Twelve, recreationally, strength-trained (strength training ≥2 times per week for a minimum of 6 weeks) male volunteers (age [22.2 ± 2.9 years], height [177.4 ± 8.4 cm], body mass [83.1 ± 11.2 kg], and body fat [12.7 ± 3.9%]) were recruited. A period of 6 uninterrupted weeks of training was selected to ensure that all participants met a minimum level of resistance training experience and that differences in RPE would not result from changes in strength resulting from participation in our exercise protocol. All participants received a clear explanation of the study and completed a written informed consent before participation. Procedures were approved a priori by the Missouri Western State University’s Institutional Review Board for the protection of human subjects. All participants were screened before the study for physical problems contraindicating physical activity (Physical Activity Readiness Questionnaire) (26). All subjects were nonsmokers. Volunteers were instructed to continue their normal diet (including dietary vitamins or supplements) through the duration of the study to decrease the likelihood of potential confounders resulting from nutritional changes during participation. Participants were instructed to refrain from strenuous physical activity and particularly resistance exercise and to avoid caffeine for a minimum of 24 hours before testing. Scheduling was not systematically controlled across all participants, but for each participant, an effort was made to schedule all exercise trials for the same general time of day.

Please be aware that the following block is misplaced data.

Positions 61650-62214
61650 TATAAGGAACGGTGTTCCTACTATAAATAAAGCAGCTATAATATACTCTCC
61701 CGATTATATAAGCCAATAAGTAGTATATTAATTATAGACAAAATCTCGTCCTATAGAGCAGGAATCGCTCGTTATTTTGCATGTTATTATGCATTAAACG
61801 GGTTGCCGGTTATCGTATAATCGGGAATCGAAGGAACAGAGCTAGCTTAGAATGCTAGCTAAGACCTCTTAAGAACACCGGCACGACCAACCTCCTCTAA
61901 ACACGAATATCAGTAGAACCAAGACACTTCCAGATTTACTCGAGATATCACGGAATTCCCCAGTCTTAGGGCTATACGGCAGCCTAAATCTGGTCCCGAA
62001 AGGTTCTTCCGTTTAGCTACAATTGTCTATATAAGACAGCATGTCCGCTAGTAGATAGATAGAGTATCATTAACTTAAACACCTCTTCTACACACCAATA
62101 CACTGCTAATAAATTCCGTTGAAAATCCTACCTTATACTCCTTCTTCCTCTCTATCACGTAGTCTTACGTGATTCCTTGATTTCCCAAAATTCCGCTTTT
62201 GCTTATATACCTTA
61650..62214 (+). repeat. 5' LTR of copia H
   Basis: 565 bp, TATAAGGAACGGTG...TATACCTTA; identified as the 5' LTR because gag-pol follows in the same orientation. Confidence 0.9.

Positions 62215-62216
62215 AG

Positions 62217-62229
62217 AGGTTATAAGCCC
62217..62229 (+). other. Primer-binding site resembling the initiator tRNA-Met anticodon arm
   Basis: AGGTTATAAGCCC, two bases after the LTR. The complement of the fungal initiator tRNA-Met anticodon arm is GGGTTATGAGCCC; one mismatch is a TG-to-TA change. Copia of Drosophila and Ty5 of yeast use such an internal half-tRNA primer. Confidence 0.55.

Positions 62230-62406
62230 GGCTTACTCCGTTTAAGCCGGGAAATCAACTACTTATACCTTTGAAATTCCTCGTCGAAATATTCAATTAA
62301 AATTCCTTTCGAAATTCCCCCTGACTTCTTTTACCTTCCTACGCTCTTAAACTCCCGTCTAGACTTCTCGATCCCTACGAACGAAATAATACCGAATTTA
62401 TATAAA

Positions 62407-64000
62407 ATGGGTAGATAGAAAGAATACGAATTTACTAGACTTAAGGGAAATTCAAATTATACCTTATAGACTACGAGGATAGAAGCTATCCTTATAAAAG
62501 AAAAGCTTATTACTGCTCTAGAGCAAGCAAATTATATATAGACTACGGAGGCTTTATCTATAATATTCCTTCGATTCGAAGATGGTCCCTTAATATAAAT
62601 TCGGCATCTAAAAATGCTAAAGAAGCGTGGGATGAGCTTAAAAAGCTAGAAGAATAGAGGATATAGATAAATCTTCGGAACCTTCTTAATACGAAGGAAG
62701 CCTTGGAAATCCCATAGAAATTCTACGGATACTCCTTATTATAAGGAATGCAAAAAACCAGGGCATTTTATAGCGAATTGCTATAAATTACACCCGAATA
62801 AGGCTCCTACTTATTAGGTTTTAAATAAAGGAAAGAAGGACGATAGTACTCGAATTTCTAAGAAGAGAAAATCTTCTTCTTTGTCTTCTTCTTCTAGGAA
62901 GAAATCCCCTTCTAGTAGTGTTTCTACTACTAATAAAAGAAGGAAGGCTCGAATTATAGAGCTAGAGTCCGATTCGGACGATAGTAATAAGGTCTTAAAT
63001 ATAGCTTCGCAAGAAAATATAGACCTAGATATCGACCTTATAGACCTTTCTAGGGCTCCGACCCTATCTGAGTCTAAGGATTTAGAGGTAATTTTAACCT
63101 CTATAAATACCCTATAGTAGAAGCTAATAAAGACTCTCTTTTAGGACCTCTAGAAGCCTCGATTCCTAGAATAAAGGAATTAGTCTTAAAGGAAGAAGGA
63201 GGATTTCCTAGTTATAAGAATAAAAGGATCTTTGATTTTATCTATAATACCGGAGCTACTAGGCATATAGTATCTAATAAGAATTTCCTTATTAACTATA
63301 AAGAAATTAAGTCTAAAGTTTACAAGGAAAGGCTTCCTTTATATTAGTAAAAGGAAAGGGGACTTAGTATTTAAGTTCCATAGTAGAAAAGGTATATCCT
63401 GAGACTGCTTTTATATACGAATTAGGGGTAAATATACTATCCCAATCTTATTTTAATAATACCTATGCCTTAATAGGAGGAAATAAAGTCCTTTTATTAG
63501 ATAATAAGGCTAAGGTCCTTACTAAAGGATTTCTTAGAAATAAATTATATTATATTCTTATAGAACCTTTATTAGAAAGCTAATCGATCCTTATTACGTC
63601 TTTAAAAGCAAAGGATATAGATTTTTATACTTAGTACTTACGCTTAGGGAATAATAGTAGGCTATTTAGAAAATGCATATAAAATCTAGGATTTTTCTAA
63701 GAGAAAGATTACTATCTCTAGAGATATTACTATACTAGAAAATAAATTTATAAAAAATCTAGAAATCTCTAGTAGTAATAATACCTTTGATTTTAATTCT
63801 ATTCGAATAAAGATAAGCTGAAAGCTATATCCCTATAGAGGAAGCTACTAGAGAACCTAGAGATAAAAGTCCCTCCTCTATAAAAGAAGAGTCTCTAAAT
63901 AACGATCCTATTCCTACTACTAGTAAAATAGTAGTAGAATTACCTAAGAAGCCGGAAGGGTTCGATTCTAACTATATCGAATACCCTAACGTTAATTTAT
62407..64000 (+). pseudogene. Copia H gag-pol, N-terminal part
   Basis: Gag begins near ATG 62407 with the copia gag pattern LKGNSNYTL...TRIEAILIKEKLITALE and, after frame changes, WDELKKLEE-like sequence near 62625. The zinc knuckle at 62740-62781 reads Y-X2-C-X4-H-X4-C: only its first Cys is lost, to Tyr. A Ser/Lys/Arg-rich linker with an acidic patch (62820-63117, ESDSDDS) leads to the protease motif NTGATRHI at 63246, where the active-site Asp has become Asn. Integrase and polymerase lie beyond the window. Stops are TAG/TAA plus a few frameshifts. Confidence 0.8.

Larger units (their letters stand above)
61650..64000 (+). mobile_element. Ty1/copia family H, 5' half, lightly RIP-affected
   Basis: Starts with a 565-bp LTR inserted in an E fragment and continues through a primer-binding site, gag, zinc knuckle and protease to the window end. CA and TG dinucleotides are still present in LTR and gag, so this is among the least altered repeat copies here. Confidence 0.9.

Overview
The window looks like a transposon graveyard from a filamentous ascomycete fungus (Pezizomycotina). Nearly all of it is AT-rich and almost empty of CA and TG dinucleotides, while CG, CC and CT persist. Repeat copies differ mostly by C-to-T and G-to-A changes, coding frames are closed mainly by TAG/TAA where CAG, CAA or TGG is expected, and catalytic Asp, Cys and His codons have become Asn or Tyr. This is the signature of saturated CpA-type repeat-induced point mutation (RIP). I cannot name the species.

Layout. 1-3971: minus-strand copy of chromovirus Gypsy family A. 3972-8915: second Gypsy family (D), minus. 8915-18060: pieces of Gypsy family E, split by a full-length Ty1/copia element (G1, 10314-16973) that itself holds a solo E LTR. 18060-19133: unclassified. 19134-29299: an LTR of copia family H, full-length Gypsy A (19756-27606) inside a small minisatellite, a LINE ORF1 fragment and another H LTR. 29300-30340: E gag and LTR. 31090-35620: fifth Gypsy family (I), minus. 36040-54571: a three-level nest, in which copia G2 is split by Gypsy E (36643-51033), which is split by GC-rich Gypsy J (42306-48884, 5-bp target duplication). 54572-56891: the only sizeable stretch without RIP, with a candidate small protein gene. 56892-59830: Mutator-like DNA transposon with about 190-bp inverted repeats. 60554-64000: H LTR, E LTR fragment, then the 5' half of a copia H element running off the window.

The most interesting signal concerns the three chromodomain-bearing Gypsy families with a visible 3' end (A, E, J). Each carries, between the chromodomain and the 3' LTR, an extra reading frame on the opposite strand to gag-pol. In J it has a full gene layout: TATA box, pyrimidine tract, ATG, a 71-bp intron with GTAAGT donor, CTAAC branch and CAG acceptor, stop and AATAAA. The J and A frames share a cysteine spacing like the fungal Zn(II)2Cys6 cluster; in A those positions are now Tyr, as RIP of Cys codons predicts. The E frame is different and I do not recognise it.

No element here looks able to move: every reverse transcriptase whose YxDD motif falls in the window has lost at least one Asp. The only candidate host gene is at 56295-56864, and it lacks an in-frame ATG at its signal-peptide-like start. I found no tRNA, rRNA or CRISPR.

On the initial visit, participants completed a health questionnaire and informed consent and were measured for descriptive data (age [years], height [centimeters], weight [kilograms], and percent body fat using an Omron body fat analyzer), and a 1RM was determined for each of the 6 exercises performed in experimental trials. Participants then returned on separate days and completed the 3 counterbalanced resistance training protocols described above at approximately 60% of their predetermined 1RM.

Heart rate (via Polar HR Monitors; Polar, Inc., Port Washington, NY, USA) and in-task ratings of RPE were measured before (pre set) and after (post set) each set. Session ratings of perceived exertion (global exercise RPE) and recovery HR were recorded 15 and 30 minutes after bout completion. Session ratings of perceived exertion were recorded at the 15- and 30-minute post exercise time interval to confirm the results of previous research (23), which indicated no significant difference in SRPE taken at 5-minute intervals between 15 and 30 minutes. All perceptual ratings were estimated according to the 10-point omni scale for resistance training (22). Pre-set RPE was a measure of perceived vigor (no actual exertion at moment recorded) and was measured by having participants respond to the question “How do you feel?” Sessions ratings of perceived exertion were estimated by asking participants the question, “How was your workout?” (5). This variable provides a subjective estimate of the global difficulty of the entire exercise bout.

One Repetition Maximum Determination